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Household art: How design makes the everyday amazing

Joel Willans Published by Joel Willans Wed, Nov 14

Household art: How design makes the everyday amazing

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259

Joel Willans Published by Joel Willans Wed, Nov 14

Great design has made a huge impact on our lives. To see for yourself take a look around your home.

You only have to hold the Lumia 920 in your hand to see that it’s a stunning example of design. Of course, Nokia designers have been beautifully matching form with function for decades. The rest of us, however, often don’t appreciate the importance of design in our lives. In fact, we should probably say ‘wow!” every time we walk into the kitchen or bathroom. Why? Because they contain a feast of design delights that, like the Lumia 920, help make the everyday amazing.

Juicy! Alessi Juicy Salif Lemon Squeezer

More War of The Worlds than plain old kitchen implement – this 1990 design has height, elegance and verve. It’s fun too. Lemon juice runs down the spindly legs rather than just pool in the bottom. Designed by Philippe Starck, the success of it made people think. Why couldn’t an architect design a spoon? Why did mass-produced mean dull on the eye or humourless? It led to a wave of competitive aesthetics, particularly in kitchen design. If life gives you lemons, you make lemonade – right? But you’ve got to squeeze them first….

 

 Cool operator- The fridge

After scientists had refined the basics (no more methyl chloride or Freon) it was time for beautifying. No longer just ‘white goods’ – now fridges loom large and bold in every kitchen. The technology inside – to produce ice and chilled water – means that no one treks to the mountains for ice, or keeps goods in a cellar. Huge amounts of food are kept fresh and sensitive medicine stored.  Happy bachelors are able stockpile beers in a mini-fridge. In the USA, you can even buy one that looks like a Marshall amplifier. That’s cool in more ways than one.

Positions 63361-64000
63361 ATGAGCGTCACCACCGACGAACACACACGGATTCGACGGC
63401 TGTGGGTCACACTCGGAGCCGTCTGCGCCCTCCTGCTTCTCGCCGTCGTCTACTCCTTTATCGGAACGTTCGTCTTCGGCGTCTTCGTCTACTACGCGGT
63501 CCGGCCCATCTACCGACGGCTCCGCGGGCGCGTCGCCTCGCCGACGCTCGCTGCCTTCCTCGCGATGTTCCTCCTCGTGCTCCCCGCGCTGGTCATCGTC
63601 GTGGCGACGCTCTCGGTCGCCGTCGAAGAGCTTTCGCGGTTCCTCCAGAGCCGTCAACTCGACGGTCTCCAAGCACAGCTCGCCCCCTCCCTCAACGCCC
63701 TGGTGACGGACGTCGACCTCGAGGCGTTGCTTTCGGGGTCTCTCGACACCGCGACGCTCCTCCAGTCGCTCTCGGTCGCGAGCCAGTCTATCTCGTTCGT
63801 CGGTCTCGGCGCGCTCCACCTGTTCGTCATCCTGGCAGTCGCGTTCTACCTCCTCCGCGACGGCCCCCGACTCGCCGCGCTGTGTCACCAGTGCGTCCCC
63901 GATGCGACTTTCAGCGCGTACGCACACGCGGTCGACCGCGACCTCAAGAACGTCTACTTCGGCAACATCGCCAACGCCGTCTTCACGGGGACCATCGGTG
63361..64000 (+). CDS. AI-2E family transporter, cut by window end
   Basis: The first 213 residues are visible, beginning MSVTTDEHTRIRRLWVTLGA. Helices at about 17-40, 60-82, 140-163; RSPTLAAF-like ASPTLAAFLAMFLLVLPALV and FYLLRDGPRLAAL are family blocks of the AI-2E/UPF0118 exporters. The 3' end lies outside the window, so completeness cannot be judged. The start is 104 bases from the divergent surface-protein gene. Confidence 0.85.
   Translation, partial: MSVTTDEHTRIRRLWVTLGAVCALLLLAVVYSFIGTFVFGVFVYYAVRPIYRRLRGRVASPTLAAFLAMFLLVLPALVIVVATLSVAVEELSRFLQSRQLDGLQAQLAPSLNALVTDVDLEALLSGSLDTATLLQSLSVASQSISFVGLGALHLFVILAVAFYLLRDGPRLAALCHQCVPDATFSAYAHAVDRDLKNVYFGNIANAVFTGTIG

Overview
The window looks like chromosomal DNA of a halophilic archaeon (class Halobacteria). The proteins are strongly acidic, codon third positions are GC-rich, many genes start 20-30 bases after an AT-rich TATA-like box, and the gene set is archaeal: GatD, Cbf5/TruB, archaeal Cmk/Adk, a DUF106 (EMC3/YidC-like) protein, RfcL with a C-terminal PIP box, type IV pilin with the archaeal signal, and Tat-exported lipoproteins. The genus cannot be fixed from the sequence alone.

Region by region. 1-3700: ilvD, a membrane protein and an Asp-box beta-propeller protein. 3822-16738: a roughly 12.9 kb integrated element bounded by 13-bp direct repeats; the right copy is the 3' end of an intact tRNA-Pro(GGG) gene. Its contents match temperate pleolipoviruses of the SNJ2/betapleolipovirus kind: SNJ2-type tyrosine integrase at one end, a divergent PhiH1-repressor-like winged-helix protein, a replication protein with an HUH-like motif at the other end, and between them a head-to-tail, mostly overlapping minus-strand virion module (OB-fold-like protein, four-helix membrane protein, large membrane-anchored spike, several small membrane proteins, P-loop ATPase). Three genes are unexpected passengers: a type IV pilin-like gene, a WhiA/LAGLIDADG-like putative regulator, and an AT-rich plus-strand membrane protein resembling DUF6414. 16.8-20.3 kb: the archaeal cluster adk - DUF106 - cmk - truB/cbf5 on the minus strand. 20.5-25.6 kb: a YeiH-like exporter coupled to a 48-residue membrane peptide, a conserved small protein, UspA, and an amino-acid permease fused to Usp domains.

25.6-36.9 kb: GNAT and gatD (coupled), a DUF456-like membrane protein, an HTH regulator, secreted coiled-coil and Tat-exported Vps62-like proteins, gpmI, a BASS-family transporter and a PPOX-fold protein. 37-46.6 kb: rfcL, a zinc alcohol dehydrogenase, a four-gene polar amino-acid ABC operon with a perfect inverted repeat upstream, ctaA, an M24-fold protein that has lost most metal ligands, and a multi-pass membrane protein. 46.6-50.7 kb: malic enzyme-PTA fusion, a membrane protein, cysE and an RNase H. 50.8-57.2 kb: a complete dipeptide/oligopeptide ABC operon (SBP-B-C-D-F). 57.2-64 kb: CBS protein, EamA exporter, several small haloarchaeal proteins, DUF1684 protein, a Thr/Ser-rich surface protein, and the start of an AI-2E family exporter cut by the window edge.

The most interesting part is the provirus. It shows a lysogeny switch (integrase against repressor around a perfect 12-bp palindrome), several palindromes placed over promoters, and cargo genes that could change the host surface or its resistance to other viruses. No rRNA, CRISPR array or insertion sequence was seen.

Cleaning up society – the bath 

Imagine shivering, washing yourself in cold water (if at all).  Contrast that with sliding into a hot scented bath. Baths were originally cast iron, enamel and later, warmer and cheaper acrylic. But no designer wants to be limited. Now materials like copper, stone are used. There are minimalist half-egg shapes or more ornate forms. Even retro. A Brazilian company Innovative House manufactures the Smart Hydro. It prepares your bath – exactly as you like it – before you even get home. It will speak to you when ready and even clean itself afterwards. Now your bath can be a friend.

 Flower power –  Alvar Aalto puddle (savoy) vase 

Glass as a material is pure magic. From gritty sand to smooth sensuous beauty – it’s alchemy. The avant garde Finnish designer Aalto wanted more than straight lines. Inspired by nature and puddles in particular, he produced his curvilinear vase in 1936. His influence was a profound one – designers looked now at nature for their ideas. It also made glass objects affordable art for everyone’s home. Even the humble jam jar with flowers in it. The fact that glass can be recycled is an added bonus.

 Sitting on art – the chair 

One use, many incarnations. Huge scope for designers. Some chairs have even been hung up on walls as pure art. Who could forget Starck’s Le Courbusier chair or Jacobson’s Swan and Egg set? Never has the word iconic been so appropriate. Chairs are about the joy of adapting to the human form. But some more conventional classic designs have also been adapted to use in space. The classic wing chair for example – using open cell visco-elastic memory foam that adapts to your shape.

There’s no doubt that design helps make our lives more amazing on a daily basis, but is it so pervasive that we take good design for granted? If so, what every day items do you think deserve more praise? 

Image credits: Eraphernalia

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